Gardening Magazine

Plant of the Week: Anemone × Hybrida ‘Honorine Jobert’

By Davis Landscape Architecture @DavisLandArch

Anemone × hybrida 'Honorine Jobert' flower (06/08/2011, London)

Anemone × hybrida 'Honorine Jobert' flower (06/08/2011, London)

Position: Sun to partial shade

Soil: Moist, well drained soil

Flowering period: Summer and autumn

Eventual Height: 1.5m

Eventual Spread: 60cm

Hardiness: USDA Zone 4a-9b

Family: Ranunculaceae

Anemone × hybrida ‘Honorine Jobert’ is a deciduous herbaceous perennial with a clump forming habit. Its foliage is dark green and deeply divided. In late summer to early autumn it bears shallowly cup shaped, terminal, hermaphroditic, pure white single flowers with yellow stamens.

Anemone × hybrida is commonly known as the Windflower and the Chinese or Japanese anemone. It is a cross between Anemone hupehensis var. japonica and Anemone vitifolia.  Anemone × hybrida ‘Honorine Jobert’  has been around for about 150 years, it was a sport from Anemone x hybrida, which was raised at the Royal Horticultural Society’s garden at Chiswick in 1848.

Anemone may be a derivation of the Hebrew word for Adonis, with × hybrida being a Latinised botanical term meaning that this plant is a cross between two established species.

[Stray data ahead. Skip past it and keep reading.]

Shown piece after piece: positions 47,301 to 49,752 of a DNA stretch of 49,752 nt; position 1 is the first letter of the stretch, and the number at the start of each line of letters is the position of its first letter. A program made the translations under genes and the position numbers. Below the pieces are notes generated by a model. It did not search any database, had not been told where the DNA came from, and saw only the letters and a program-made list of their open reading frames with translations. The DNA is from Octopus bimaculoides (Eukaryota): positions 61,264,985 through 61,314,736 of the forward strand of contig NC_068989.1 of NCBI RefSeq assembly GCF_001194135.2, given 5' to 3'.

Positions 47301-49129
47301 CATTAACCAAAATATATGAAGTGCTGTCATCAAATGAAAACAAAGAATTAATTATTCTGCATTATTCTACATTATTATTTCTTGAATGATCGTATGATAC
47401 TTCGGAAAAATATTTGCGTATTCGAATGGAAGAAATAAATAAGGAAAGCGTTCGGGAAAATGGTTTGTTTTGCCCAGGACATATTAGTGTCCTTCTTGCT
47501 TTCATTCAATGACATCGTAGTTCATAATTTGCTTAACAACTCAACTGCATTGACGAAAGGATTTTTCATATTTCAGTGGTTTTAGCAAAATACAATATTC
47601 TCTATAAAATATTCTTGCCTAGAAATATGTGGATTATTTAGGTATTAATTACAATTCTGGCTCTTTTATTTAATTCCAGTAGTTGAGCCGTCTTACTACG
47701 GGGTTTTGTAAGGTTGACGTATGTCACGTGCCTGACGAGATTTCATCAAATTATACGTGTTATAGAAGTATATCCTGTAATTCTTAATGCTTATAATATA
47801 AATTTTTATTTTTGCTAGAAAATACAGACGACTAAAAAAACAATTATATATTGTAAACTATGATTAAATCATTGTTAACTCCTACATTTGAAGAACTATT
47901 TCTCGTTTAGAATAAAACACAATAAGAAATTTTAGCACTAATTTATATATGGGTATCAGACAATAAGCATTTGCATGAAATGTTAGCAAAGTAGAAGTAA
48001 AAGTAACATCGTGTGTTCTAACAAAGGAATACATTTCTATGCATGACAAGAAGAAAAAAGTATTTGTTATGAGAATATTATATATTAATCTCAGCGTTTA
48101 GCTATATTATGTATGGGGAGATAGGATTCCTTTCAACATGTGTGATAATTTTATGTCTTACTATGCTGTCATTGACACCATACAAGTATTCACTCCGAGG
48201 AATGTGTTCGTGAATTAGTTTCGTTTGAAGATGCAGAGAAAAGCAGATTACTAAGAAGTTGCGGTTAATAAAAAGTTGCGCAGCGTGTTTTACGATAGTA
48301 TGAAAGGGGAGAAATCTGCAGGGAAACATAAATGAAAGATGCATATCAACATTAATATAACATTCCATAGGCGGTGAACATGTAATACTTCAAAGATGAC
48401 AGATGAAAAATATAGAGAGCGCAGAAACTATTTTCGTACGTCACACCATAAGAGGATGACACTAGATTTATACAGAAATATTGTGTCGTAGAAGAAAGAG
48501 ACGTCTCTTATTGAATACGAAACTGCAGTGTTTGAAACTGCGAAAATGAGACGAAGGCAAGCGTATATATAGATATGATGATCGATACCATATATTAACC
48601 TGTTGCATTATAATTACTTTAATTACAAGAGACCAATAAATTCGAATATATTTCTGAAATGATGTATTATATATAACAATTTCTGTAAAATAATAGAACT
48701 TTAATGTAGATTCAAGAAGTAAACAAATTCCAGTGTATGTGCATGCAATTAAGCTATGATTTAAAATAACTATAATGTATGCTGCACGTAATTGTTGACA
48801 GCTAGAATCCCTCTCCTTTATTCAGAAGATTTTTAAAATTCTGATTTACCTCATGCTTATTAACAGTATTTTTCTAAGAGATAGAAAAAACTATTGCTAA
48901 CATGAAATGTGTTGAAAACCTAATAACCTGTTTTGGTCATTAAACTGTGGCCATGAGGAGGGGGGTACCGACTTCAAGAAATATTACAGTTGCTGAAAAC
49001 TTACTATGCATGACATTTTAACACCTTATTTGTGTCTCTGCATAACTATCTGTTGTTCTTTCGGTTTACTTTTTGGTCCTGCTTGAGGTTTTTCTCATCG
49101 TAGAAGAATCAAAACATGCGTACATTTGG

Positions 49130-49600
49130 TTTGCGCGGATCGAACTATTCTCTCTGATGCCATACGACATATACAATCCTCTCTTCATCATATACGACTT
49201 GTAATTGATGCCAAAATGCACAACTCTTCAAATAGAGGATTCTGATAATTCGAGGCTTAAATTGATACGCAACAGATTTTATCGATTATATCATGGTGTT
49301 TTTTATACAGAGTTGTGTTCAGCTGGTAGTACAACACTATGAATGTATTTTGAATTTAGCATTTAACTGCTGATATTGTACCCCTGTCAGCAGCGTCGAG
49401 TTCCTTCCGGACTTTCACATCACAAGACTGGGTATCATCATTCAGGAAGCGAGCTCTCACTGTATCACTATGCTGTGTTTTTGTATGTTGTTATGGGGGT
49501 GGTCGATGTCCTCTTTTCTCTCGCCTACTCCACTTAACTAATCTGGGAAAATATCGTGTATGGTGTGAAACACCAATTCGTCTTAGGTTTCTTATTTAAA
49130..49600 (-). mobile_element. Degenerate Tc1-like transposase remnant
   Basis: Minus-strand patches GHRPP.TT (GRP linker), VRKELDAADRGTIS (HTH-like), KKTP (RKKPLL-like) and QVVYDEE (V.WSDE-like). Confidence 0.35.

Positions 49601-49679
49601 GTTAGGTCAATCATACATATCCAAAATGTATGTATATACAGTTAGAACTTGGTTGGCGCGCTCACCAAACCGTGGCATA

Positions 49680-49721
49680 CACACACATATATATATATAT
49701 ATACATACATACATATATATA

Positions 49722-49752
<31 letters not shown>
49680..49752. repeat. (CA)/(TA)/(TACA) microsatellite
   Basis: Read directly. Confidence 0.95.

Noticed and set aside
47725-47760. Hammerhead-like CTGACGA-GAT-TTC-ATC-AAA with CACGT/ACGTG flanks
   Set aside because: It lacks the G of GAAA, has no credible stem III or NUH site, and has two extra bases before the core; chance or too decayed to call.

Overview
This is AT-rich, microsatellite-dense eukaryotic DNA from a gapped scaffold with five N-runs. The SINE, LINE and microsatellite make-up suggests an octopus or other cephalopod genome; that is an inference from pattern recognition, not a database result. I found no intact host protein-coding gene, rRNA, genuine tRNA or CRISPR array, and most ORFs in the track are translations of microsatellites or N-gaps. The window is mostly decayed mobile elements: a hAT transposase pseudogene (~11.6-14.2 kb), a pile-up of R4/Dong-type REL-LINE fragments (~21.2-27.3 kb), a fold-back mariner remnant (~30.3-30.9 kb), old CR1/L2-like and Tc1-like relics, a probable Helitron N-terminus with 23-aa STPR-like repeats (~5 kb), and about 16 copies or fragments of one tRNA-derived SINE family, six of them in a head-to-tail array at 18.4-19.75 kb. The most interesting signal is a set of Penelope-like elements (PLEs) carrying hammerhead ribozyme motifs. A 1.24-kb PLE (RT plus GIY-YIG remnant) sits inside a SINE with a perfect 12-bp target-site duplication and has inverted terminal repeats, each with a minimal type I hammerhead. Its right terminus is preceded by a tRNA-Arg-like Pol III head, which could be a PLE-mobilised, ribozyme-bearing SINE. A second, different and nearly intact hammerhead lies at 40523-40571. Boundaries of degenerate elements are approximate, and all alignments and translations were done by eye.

Anemone × hybrida 'Honorine Jobert' (06/08/2011, London)

Anemone × hybrida 'Honorine Jobert' (06/08/2011, London)

The landscape architect may find this plant useful as a late sumer flowering, low maintenance herbaceous perennial. It looks good when planted en mass and is suitable for prairie style planting. Although this plant will tolerate full sun it prefers dappled shade.

The royal horticultural society gave this plant their prestigious Award of Garden Merit in 1993.

This plant will tolerate almost any soil conditions; it will be happy at neutral, alkaline or acid pH levels, in loam, clay, chalk or sand based soils, facing any sheltered or exposed aspect

Ecologically this plant will attract various species of pollinating insects such as honey bees and butterflies. Various species of terrestrial gastropod along the with the larval stage of some species of lepidoptera will feed on its foliage.

Maintenance: This plant requires little to no maintenance. It may be cut back in autumn. Large clumps of this plant may be divided in March or April with greater or lesser degrees of success.


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